The Congress had first flown out AIUDF and BPF candidates to Congress-ruled Rajasthan and Chhattisgarh, respectively. They have since returned. The Congress then got its candidates to spend time in a resort near Guwahati, ‘swimming, playing volleyball and strategizing’ — exuding the confidence of a winner. This has caused the May 2 verdict to become a topic of discussion among officials, political analysts and those in the exit poll business. The pollsters are revisiting and reassessing their forecasts, once again reaching out to political watchers and journalists to get their results right or come as close as possible to the eventual outcome.

“We are winning but creating a perception also helps, like minimizing the influence of the ruling party on the official machinery. We have succeeded [at] what the BJP has mastered since 2014. Creating perception even where they have no chance,” said a senior Congress leader when asked why a hype was created about winning when the party is already sure about winning. For most, however, the suspense over the results will continue till May 2.

Ready to help

The Youth Congress president, BV Srinivas, who earned a robust reputation for his commitment towards helping people in distress during the harsh lockdown last year, has lived up to expectations yet again after the second wave of Covid-19 hit India hard. Srinivas set up a monitoring system and launched a Youth Congress helpline on Twitter. He and the Youth Congress team helped patients get admission in hospitals, and also delivered oxygen cylinders and life-saving medicines to people’s doorsteps. Social media might be flooded with thousands of requests for help from all over the country, but it also has stories of help reaching the needy in time.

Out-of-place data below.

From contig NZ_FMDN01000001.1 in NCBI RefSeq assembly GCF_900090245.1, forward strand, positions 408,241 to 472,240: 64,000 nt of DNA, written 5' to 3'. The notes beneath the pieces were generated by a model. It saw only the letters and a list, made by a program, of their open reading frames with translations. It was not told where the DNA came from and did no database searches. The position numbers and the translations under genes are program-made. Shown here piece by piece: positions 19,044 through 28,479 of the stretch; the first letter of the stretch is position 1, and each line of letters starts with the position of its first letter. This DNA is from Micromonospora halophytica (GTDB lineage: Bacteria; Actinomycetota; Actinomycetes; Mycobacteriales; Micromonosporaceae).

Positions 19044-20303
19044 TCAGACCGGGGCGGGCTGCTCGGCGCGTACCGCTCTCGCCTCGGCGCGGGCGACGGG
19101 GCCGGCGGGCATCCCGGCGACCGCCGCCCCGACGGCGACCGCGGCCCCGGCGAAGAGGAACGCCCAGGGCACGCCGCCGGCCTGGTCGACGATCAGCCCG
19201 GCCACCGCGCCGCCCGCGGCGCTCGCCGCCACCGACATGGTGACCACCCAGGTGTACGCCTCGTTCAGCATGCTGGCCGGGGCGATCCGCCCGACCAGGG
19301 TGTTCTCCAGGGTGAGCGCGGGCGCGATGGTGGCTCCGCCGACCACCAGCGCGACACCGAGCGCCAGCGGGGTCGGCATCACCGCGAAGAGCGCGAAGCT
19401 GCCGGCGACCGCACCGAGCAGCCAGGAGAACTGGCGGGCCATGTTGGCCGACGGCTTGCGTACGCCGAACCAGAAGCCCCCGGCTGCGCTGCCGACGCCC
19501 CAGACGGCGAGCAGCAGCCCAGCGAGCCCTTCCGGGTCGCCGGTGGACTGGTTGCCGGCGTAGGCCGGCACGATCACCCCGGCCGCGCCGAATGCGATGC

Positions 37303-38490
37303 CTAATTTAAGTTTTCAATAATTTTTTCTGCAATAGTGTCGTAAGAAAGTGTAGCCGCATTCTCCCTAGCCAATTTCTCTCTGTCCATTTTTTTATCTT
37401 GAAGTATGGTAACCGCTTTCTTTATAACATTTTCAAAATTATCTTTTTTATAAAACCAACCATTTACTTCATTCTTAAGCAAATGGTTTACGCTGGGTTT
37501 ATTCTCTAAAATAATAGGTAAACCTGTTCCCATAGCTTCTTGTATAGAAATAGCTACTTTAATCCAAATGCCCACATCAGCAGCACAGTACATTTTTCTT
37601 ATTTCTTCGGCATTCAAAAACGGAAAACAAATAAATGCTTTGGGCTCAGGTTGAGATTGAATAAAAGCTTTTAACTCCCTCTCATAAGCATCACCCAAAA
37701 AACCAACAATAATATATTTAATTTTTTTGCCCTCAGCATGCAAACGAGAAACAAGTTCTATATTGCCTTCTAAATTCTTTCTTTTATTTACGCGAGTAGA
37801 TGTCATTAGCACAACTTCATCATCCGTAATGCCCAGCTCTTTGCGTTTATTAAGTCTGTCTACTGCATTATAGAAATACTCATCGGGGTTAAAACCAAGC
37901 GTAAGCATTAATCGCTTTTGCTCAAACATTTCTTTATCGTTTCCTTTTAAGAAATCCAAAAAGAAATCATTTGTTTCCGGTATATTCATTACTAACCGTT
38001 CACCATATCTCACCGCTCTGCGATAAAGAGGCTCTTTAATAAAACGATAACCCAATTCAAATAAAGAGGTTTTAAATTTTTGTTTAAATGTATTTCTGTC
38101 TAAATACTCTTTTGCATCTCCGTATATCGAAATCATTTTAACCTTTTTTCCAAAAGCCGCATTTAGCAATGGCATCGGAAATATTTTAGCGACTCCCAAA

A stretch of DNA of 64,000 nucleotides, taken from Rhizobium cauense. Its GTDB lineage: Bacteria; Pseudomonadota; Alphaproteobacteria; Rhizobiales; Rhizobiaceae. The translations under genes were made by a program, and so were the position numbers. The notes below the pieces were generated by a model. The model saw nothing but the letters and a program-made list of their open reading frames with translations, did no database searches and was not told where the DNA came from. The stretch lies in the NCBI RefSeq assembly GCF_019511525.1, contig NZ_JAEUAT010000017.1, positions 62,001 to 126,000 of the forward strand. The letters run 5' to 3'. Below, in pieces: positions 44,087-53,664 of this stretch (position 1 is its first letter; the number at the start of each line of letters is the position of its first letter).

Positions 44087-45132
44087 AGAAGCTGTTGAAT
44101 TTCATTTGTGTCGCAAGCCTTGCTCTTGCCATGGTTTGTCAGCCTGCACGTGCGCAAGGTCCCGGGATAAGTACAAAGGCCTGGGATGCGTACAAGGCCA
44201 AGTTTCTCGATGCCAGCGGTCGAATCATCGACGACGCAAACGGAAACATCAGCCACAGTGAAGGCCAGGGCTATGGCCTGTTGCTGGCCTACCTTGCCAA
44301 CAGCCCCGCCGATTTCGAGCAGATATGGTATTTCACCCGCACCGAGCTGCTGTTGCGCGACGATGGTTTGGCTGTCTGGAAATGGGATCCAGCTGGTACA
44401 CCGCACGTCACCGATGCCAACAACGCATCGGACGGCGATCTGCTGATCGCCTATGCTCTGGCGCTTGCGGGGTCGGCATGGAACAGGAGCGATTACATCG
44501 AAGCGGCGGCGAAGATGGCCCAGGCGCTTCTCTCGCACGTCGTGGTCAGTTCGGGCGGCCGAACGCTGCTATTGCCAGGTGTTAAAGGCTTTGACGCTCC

Although this dedication has earned Srinivas the image of a do-gooder, he responds humbly to praise by asserting that the “Rahul Gandhi team” was responsible for the work, not just him as an individual. While many politicians and activists have done a great job during the pandemic, Srinivas is probably the only person who has succeeded in creating a national network for timely assistance in almost every state. He is using the party’s resources, but he has shown exceptional leadership and commitment towards the people. This model of politics is rare today as few young leaders choose to rise through social service and struggle. Srinivas has impressed senior leaders and is destined to play a bigger role in the future.


The news that the former Union minister, KV Thomas, who has also been a working president of the Kerala Congress, became a ‘minister’, that too when the Left Democratic Front is still in power, came as a surprise. The once-sulking Congress veteran, who was allegedly gearing up to quit the party upon being sidelined, was back in the news with his pictures splashed across the Malayalam media. Only that Thomas was made a minister in a Malayalam movie, Oru Flashback Story. Wearing the typical snow-white shirt and mundu, Thomas is playing the role of a culture minister. Denied a ticket in the 2019 Lok Sabha polls and the just-concluded assembly elections, Thomas could still become a minister, albeit in a movie.